1-CD deluxe album with 72-page booklet, 28 tracks. Playing time approx. 77 mns.
After many, many requests, we're finally doing a definitive year-by-year country series! And it won't stop when the music is in copyright, either! The most luxuriously packaged single CDs we've ever done! The history of country music told year-by-year from 1945-1970. The first six volumes are complete, 1945-1950. The hits! The classic performances! The truly influential recordings! Painstakingly restored sound! The series is compiled an annotated by Grammy winning Colin Escott. The country series has been compiled with today's fans in mind. Yes, the big hits are there, but so are the classic performances that weren't necessarily big hits at the time, but became influential in the years ahead. Every volume has incredibly detailed behind-the-scenes stories, fabulously rare photos, and an ongoing history of country music set against the backdrop of the broader American music business.
Definitive' You bet!
The battle over speeds was slowly resolving itself. In 1948, Columbia Records had introduced the LP, and the following year RCA had introduced the 45 RPM single. Both companies manufactured their own record players, and Columbia's wouldn't play the 45 while RCA's wouldn't play the LP. But then in March 1950, RCA broke the logjam and announced that it would begin to manufacture LPs and players that would play them. The LP had established itself as the sound-carrier of choice for classical music, and RCA's classical artists were beginning to revolt. In September, Columbia and the third major label, Decca, announced that they would manufacture 45 RPM records and include that speed in their players. For all the bickering, the vast majority of records were still 78s. In 1949, of the 188 million records sold, 177 million were 78s. Just 7.3 million were 45s and 3.3 million were LPs. And of those 177 million records, the jukebox operators bought 46 million.The United States was consumed with the Korean War that started in June 1950 and the Cold War's Communist witch-hunts. The country music industry provided the soundtrack. Elton Britt recorded The Red We Want Is The Red We've Got In The Red, White, And Blue, while Jimmie Osborne chimed in with the somewhat premature Thank God For Victory In Korea (there was a truce in 1953 but as of this writing, the Korean War is still not officially over). Even Hank Williams as Luke The Drifter recorded an admonishment to Joseph Stalin, No, No Joe. In August 1950, several entertainers including the blues singer Josh White were forced to confess that they'd been Communists or Communist sympathizers. None of the Red-baiting songs are included here because they don't withstand repeated listening, but those who want the fall-out shelter experience should buy some tinned goods, hunker down and check out Bear Family's 'Atomic Platters' box (BCD 16065). It's a full cross-section of politically-charged music from this era.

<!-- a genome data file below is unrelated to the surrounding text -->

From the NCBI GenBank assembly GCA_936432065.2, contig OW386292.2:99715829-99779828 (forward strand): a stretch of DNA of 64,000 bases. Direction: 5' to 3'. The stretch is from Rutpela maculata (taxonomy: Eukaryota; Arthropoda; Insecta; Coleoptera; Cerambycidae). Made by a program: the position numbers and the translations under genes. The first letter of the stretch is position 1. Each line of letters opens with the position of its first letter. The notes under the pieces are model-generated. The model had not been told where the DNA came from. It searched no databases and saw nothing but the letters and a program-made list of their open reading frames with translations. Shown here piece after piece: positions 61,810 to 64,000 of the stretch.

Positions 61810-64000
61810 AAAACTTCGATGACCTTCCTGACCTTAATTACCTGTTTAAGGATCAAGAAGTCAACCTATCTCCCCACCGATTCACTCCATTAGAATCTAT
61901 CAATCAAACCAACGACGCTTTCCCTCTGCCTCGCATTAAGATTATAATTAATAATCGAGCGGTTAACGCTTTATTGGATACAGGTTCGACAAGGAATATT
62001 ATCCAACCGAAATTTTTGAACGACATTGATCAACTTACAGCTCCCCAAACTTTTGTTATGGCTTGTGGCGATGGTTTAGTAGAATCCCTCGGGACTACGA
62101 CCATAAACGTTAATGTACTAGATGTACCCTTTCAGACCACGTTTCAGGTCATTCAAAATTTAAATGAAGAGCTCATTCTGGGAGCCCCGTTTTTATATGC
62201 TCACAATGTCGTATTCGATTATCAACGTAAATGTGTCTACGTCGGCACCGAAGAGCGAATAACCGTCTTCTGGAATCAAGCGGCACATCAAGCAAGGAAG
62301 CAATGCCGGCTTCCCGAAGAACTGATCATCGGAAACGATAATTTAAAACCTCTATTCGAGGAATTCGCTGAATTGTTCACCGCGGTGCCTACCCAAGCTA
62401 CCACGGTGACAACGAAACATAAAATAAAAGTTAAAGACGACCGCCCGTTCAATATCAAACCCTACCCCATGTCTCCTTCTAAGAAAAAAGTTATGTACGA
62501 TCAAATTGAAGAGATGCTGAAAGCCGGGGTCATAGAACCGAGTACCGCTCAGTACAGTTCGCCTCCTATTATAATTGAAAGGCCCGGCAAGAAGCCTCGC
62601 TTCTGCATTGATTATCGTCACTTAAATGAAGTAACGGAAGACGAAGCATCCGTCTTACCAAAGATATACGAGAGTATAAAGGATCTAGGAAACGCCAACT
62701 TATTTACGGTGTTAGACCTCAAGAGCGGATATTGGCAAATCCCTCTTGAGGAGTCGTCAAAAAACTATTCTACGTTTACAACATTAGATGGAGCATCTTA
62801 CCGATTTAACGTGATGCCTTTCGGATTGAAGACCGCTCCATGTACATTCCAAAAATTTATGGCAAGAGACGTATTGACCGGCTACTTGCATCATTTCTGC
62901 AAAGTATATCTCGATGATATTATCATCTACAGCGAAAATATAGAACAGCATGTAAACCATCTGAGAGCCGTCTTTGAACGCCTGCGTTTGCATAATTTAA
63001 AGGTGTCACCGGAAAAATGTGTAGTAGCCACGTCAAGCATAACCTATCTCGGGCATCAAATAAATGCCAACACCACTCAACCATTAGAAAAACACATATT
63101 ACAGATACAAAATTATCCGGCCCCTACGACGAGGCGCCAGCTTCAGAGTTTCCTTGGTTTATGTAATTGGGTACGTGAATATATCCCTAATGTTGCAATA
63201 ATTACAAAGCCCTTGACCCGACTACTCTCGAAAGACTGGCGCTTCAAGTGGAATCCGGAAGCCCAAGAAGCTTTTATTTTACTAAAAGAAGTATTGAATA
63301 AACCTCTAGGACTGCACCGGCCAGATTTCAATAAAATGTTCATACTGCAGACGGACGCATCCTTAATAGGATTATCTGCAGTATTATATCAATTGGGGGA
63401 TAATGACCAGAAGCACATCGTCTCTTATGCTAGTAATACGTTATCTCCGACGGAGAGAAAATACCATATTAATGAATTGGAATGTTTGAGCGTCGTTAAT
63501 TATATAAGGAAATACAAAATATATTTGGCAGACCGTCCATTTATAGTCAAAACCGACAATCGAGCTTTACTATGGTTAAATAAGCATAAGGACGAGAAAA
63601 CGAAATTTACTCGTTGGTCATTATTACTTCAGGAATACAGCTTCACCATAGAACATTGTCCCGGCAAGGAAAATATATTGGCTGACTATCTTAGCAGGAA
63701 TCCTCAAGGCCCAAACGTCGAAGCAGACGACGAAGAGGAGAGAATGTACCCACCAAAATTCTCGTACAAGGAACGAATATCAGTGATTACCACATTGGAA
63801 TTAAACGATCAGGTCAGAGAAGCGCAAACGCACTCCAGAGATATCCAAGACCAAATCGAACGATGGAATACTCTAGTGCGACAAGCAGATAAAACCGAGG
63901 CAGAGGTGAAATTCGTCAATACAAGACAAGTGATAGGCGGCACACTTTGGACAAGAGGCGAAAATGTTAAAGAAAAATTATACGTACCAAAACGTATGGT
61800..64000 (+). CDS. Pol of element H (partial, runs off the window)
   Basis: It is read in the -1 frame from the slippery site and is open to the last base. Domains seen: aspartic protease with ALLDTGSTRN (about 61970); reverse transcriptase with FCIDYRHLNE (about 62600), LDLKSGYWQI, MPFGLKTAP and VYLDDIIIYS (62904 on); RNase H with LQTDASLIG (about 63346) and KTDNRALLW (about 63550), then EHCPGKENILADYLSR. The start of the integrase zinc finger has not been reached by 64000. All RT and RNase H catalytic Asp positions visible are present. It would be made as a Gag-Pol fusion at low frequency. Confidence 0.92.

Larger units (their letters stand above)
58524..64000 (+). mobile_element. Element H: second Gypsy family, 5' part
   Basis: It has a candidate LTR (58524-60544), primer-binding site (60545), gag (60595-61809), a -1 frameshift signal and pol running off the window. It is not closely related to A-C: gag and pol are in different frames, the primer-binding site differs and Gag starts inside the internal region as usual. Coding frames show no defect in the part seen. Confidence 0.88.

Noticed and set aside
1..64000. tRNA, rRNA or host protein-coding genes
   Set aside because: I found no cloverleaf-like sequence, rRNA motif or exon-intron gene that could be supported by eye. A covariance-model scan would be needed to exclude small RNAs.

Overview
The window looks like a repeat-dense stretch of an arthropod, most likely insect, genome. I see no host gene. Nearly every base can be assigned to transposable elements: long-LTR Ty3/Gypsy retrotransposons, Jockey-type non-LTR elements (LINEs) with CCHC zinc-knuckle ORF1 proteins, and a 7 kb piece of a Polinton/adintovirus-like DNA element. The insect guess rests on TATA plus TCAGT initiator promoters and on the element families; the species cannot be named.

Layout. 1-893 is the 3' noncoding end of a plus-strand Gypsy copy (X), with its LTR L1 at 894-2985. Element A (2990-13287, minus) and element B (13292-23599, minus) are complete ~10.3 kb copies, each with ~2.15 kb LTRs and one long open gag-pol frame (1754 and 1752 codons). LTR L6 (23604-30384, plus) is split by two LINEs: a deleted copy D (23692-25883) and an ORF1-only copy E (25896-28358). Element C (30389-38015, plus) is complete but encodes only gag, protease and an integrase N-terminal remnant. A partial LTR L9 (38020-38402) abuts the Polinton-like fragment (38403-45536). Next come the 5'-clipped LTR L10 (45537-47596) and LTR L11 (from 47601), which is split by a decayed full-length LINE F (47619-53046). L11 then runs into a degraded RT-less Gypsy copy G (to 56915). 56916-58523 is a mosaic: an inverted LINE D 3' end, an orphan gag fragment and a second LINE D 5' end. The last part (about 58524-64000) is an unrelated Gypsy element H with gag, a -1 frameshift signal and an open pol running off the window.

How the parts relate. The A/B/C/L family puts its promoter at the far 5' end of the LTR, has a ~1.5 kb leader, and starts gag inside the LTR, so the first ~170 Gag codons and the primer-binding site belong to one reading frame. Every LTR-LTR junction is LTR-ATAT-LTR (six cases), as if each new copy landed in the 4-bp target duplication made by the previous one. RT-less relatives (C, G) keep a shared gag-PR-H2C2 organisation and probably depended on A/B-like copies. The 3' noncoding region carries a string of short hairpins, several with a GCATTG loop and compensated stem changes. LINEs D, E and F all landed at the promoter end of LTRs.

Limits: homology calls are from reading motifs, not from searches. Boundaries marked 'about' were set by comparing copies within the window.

The country music industry was quickly centering itself upon Nashville. Soon after Mercury Records was launched, it had brief local representation in Nashville, but Mercury wasn't a major at the time and the local reps didn't stick around. When Murray Nash became Mercury's first full-time Southern representative, he was based in Knoxville. In 1950, Lee Gillette was promoted from country to pop A&R at Capitol, and was replaced by Ken Nelson in Los Angeles and Walter 'D.' Kilpatrick in Nashville. Nelson eventually edged Kilpatrick out of the picture, but for a year or so Kilpatrick was the first major label A&R man permanently stationed in Nashville. It was also in 1950 that RCA became the last major label to begin recording there on a regular basis.
The years 1949 and '50 saw the emergence of several country stars who would dominate the field for years, although in the case of Hank Williams, he would dominate it from an early grave. Hank Snow, of course, had been recording since the 1930s in Canada, but finally broke through in the United States in 1950. Lefty Frizzell burst upon the scene from nowhere in 1950 and Webb Pierce made enough noise that year to be signed to Decca in '51. Carl Smith made an unostentatious debut but within a few years every one of his records became a smash hit. Ray Price, although not featured in this volume, also began recording in 1950, although it would take considerably longer for him to find his own true voice.